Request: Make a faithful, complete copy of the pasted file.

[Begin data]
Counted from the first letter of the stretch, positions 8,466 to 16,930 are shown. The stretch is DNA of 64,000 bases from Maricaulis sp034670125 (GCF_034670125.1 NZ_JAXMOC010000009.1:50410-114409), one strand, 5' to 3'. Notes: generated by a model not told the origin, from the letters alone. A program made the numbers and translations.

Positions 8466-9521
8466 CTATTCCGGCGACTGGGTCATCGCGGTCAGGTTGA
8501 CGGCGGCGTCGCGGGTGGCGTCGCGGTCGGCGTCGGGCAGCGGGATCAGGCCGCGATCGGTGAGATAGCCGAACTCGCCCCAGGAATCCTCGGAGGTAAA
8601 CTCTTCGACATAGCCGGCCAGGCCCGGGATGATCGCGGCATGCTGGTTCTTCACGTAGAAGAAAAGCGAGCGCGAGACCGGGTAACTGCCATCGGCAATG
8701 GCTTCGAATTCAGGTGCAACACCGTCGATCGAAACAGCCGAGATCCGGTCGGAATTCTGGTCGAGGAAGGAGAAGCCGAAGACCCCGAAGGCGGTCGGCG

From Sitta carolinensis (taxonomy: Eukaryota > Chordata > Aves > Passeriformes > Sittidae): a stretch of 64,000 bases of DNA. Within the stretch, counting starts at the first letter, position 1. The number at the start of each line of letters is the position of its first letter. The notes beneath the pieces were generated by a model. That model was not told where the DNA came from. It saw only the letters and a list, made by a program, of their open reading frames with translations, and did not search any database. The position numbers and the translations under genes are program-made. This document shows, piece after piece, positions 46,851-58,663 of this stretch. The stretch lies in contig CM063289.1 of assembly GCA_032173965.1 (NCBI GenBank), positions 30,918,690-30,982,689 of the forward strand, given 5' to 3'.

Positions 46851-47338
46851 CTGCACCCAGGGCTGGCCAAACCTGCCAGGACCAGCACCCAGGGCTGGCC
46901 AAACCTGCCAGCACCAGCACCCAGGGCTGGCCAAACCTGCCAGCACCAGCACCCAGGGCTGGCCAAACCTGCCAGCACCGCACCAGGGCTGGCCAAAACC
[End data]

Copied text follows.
Counted from the first letter of the stretch, positions 8,466 to 16,930 are shown. The stretch is DNA of 64,000 bases from Maricaulis sp034670125 (GCF_034670125.1 NZ_JAXMOC010000009.1:50410-114409), one strand, 5' to 3'. Notes: generated by a model not told the origin, from the letters alone. A program made the numbers and translations.

Positions 8466-9521
8466 CTATTCCGGCGACTGGGTCATCGCGGTCAGGTTGA
8501 CGGCGGCGTCGCGGGTGGCGTCGCGGTCGGCGTCGGGCAGCGGGATCAGGCCGCGATCGGTGAGATAGCCGAACTCGCCCCAGGAATCCTCGGAGGTAAA
8601 CTCTTCGACATAGCCGGCCAGGCCCGGGATGATCGCGGCATGCTGGTTCTTCACGTAGAAGAAAAGCGAGCGCGAGACCGGGTAACTGCCATCGGCAATG
8701 GCTTCGAATTCAGGTGCAACACCGTCGATCGAAACAGCCGAGATCCGGTCGGAATTCTGGTCGAGGAAGGAGAAGCCGAAGACCCCGAAGGCGGTCGGCG

From Sitta carolinensis (taxonomy: Eukaryota > Chordata > Aves > Passeriformes > Sittidae): a stretch of 64,000 bases of DNA. Within the stretch, counting starts at the first letter, position 1. The number at the start of each line of letters is the position of its first letter. The notes beneath the pieces were generated by a model. That model was not told where the DNA came from. It saw only the letters and a list, made by a program, of their open reading frames with translations, and did not search any database. The position numbers and the translations under genes are program-made. This document shows, piece after piece, positions 46,851-58,663 of this stretch. The stretch lies in contig CM063289.1 of assembly GCA_032173965.1 (NCBI GenBank), positions 30,918,690-30,982,689 of the forward strand, given 5' to 3'.

Positions 46851-47338
46851 CTGCACCCAGGGCTGGCCAAACCTGCCAGGACCAGCACCCAGGGCTGGCC
46901 AAACCTGCCAGCACCAGCACCCAGGGCTGGCCAAACCTGCCAGCACCAGCACCCAGGGCTGGCCAAACCTGCCAGCACCGCACCAGGGCTGGCCAAAACC